The use of cannabis to treat certain medical conditions was legalised in the U.K. on 1st November 2018, and had previously already been legally available for medicinal purposes in many countries around the world, including Australia, New Zealand, Canada, certain states of the U.S.A., as well as many European countries.
This was seen as a great success for those that had been advocating its potential benefits, and campaigning for many years to allow doctors to prescribe cannabis-based drugs for specific conditions. These are namely in certain severe forms of epilepsy, and you guessed it – multiple sclerosis.
There have been anecdotal reports of symptom improvement in some and of miraculous recoveries for others, attributed to cannabis. But for many years there was little clinical evidence for usage, and the limited medicinal forms that were available were always felt not to be cost-effective. So the law remained unchanged.
This treatment “vacuum” left many pwMS having to look elsewhere for the medication that they felt helped them to live better with MS. This may have been in the form of CBD oil / balm / lozenges from a local health food store, or even for cannabis itself for other sources; sometimes risking criminal prosecution for possession of an illicit substance. In any form, it was technically either a food supplement or illegal drug, and therefore not subject to the strict regulations of medicines for therapeutic use.
Cannabis and MS symptoms
It is felt that 1 in 10 pwMS could benefit from the use of cannabis. It is well known that in certain people the cannabinoid compound cannabidiol (CBD) can improve spasticity, reduce muscle spasms and help with MS-related pain symptoms.
It is another well-known compound, tetrahydrocannabinol (THC), that has caused some of the problems with legalisation. THC is responsible for the narcotic effect of cannabis, or “the high”. This has links to mental health issues such as depression, anxiety and paranoia, and there have been concerns over its recreational use, especially in teenagers and young adults.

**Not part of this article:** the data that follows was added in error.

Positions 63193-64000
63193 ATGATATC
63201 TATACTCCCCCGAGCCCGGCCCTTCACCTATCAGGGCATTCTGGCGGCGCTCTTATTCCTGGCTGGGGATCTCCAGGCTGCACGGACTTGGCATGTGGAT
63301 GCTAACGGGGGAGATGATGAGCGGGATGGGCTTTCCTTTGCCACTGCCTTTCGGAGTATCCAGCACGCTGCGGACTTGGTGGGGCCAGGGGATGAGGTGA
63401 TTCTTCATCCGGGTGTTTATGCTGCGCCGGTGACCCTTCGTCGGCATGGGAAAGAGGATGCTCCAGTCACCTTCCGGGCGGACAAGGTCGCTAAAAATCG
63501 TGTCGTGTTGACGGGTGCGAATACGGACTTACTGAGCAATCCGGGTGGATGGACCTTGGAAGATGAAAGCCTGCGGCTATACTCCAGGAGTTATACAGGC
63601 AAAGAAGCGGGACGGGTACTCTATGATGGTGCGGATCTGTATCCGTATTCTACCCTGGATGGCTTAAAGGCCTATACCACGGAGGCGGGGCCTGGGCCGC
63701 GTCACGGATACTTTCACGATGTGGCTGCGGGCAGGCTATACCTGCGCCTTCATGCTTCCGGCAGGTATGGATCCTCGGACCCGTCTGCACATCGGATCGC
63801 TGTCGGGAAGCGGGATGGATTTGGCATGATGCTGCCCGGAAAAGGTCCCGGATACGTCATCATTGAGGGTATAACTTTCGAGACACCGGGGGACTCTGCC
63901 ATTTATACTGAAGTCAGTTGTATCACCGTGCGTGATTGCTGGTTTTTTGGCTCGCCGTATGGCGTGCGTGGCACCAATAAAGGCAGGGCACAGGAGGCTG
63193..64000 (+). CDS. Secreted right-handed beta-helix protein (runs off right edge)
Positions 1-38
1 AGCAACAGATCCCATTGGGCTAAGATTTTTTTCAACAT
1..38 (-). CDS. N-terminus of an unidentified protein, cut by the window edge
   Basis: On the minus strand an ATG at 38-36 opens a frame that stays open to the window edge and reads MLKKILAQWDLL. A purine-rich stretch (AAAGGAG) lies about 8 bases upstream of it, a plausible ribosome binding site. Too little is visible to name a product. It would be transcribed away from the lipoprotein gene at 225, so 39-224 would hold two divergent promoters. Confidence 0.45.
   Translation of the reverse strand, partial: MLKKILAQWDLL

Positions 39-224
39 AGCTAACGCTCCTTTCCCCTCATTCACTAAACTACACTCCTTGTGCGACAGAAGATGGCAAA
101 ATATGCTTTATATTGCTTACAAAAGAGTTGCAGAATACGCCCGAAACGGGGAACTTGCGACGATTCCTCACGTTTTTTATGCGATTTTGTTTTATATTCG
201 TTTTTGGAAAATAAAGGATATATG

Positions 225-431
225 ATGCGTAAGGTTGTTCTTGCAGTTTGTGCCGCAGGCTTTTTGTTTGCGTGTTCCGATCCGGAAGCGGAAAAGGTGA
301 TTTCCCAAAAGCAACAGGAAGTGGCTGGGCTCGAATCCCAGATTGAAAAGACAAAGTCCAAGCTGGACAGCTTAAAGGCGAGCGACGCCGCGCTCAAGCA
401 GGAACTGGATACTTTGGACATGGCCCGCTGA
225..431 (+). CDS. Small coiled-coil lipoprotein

That said, the vast majority of pwMS were using CBD, for genuine medical purposes, yet risking stigma and even a criminal record. It is worth mentioning that all forms of cannabis will have varying concentrations of CBD and THC, but in most doses and forms, the CBD products have very low levels of THC and do not cause any significant side effects.
So legalisation in these circumstances can only be seen as a good thing. The problem has now become how to actually prescribe it for patients. Only certain specialists can actually issue a prescription anyway, but there has been widespread confusion and concern amongst the medical profession as how best to do this, which formulation, and how to monitor its ongoing use and effectiveness.
Now the U.K regulator NICE has approved two cannabis-related products, for use on the NHS in England, with the rest of the U.K. hopefully following suit. Epidyolex will be available for children with two rare and severe forms of epilepsy, and Sativex spray will be licensed for use in MS, specifically to treat spasticity, but NOT for the treatment of pain. At present it is felt there is insufficient evidence for Sativex’s cost-effectiveness in MS-related pain.